Doors are a part of our lives, both at work and at home. Some doors are open and some doors are closed, but not all closed doors are inaccessible. That’s why you need to try the door when you encounter a closed door.
Recently one of my daughters asked if I would take her to the Greenside Post Office to collect a parcel she was expecting from overseas. I asked her to find out what their closing time was and she did – it was 17:30. We then agreed that we would go after work one day as I finished at 16:30, which gave us more than enough time to make the 15 minute trip there.
On the day, we duly left at 16:30 and arrived at the Post Office at 16:45. The Post Office was a small one and there was an open parking place right outside of it which I duly took. As we pulled into the parking space, we both looked at the Post Office which had ceiling to floor windows, and noticed that it looked very quiet. There was no-one inside – this side or that side of the counter.
“It looks like it’s closed,” she commented.
“But you said the Post Office web site said they closed at 17:30,” I replied.
“Well it doesn’t look like there’s anything happening in there,” she added, somewhat disappointed that we had made a trip for nothing.
Because of the work I do helping companies push their boundaries, I suggested to her, “Just go and try the door …”
She hopped out of the car, pushed the Post Office door and … it opened. As she walked through, a person appeared behind the counter – he had obviously been sitting down and was out of sight from where we were in the car.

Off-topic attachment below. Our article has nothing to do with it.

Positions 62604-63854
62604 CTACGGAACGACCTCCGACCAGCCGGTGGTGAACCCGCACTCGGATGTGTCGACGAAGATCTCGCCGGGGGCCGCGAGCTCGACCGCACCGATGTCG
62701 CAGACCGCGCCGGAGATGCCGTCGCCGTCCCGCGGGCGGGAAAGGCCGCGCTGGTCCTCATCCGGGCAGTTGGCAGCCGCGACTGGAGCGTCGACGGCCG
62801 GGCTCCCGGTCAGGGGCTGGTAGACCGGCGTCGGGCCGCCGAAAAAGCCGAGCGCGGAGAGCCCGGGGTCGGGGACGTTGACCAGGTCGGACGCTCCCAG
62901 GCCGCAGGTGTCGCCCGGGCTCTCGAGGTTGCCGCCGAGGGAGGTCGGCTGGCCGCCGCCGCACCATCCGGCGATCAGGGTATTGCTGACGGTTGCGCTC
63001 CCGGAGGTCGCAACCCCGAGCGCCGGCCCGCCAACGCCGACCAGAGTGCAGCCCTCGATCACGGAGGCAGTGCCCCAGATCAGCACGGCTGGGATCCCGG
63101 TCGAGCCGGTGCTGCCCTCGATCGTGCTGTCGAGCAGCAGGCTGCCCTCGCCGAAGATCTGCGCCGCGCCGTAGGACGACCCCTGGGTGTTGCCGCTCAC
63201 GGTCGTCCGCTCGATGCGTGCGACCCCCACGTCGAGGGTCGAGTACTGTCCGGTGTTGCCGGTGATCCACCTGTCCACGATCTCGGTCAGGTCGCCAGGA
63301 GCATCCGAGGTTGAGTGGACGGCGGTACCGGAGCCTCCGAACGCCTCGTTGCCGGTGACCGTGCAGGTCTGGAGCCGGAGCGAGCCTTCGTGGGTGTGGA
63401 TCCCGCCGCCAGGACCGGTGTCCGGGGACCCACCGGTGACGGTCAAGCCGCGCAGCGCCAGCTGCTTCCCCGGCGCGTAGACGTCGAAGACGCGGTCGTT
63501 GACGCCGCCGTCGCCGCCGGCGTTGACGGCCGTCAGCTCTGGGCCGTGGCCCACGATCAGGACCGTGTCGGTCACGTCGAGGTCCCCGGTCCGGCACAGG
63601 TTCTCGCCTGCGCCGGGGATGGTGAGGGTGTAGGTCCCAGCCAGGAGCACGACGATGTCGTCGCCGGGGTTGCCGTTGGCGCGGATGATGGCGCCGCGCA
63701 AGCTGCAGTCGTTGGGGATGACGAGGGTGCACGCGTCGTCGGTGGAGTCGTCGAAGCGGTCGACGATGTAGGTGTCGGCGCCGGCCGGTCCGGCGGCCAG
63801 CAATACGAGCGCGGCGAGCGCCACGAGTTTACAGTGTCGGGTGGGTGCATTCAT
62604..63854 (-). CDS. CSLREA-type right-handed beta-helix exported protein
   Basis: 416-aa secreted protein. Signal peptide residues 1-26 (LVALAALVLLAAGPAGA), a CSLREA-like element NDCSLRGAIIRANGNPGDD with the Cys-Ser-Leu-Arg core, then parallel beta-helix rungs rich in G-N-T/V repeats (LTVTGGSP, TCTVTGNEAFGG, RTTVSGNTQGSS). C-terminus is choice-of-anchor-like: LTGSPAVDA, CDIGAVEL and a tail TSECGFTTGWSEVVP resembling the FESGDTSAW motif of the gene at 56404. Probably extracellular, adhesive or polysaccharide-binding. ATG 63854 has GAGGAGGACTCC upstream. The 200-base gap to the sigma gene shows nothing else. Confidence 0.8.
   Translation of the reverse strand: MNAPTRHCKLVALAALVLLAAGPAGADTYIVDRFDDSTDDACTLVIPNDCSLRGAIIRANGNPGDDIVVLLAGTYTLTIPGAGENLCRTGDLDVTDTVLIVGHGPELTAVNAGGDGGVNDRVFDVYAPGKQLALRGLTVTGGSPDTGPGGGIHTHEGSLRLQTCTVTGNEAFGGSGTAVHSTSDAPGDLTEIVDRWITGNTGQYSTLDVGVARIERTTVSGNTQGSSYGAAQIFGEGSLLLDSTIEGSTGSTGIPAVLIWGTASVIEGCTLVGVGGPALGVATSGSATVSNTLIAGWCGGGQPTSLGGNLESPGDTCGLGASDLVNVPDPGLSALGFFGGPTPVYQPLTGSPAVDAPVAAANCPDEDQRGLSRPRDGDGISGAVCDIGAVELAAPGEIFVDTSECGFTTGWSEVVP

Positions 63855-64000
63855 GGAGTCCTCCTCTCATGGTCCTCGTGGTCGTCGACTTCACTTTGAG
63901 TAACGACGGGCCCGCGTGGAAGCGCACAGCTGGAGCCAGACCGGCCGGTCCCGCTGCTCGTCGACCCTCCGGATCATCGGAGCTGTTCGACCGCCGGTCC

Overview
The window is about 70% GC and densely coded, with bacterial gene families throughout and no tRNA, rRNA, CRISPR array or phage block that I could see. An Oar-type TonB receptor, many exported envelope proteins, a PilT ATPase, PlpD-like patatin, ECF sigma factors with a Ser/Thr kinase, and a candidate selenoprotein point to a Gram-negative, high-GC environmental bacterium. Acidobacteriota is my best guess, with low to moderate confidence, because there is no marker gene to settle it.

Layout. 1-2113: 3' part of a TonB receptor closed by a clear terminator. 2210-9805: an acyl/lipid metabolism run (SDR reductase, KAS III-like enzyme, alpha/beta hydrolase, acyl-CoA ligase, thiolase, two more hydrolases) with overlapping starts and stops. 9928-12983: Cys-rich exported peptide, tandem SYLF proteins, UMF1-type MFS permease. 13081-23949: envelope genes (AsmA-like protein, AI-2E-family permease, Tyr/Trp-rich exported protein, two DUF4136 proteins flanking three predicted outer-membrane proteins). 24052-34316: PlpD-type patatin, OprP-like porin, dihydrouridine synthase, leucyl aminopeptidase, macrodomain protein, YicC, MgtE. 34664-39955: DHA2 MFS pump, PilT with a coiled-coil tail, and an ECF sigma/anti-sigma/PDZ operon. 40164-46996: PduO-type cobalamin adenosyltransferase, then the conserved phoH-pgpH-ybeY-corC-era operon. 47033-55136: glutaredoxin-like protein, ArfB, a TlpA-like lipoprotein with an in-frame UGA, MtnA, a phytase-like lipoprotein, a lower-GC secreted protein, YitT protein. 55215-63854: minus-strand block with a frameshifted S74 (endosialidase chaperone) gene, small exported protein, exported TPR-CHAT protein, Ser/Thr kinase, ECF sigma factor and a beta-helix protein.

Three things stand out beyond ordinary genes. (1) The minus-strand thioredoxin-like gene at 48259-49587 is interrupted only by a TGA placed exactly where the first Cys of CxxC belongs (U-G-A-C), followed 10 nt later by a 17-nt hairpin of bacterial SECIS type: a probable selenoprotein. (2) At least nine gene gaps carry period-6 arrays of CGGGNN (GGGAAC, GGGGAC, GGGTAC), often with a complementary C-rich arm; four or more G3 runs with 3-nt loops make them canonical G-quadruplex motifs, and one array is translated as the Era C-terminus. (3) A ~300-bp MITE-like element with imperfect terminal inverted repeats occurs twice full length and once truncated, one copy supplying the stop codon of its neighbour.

By the time I joined my daughter inside (in a matter of seconds), she had already received her parcel and was on her way back to the car.
The reason I’m telling you this story is to show you that the very ordinary things in life have very powerful lessons for us. This isn’t a story about trying a Post Office door. It’s a story about challenging boundaries we so often take for granted as being immovable.
Next time you are faced with a “closed door” – a situation that seems like a dead end, a no hoper – I urge you to simply “try the door”. Just turn the handle or push a little and you may be surprised to find the door open. You see, a closed door is not necessarily a locked door. It’s a matter of perception and reality. You look at a door that’s closed and you see a locked door, while it may be a door waiting to be opened. I’m going to repeat this point because it is critically important that you grasp it: a closed door is not necessarily a locked door.
What “closed doors” are you currently facing? Are they career doors, family doors, relationship doors, personal doors that nobody else knows about? Just “try the door” and see what happens. Some of them may indeed be locked, and you have to accept that those doors were never meant to be opened by you. Locked doors provide clarity for you by telling you which doors you shouldn’t go through. Many of them will however open at some stage, and those are the ones meant for you. Don’t try to open a door by force. If they’re unlocked, they will open without any great effort. If a door is meant to open for you, it will open without any force needed.
Life consists of a series of doors. So does innovation. If you don’t try any of the doors you encounter, you’re only going to live half a life, and you’re never going to innovate by trying things you’ve never tried before, so try the doors that appear in front of you because they will lead to wonderful opportunities that will cause you to grow to be more than what you are. And we only rise to greatness by becoming more than we are right now!
Alan Hosking is the publisher of HR Future magazine, www.hrfuture.net and @HRFuturemag. He is a recognised authority on leadership skills for the future and teaches experienced business leaders and Millennial managers how to lead with integrity, purpose and agility. In 2018, he was named by US-based web site Disruptordaily.com as one of the “Top 25 Future of Work Influencers to Follow on Twitter“.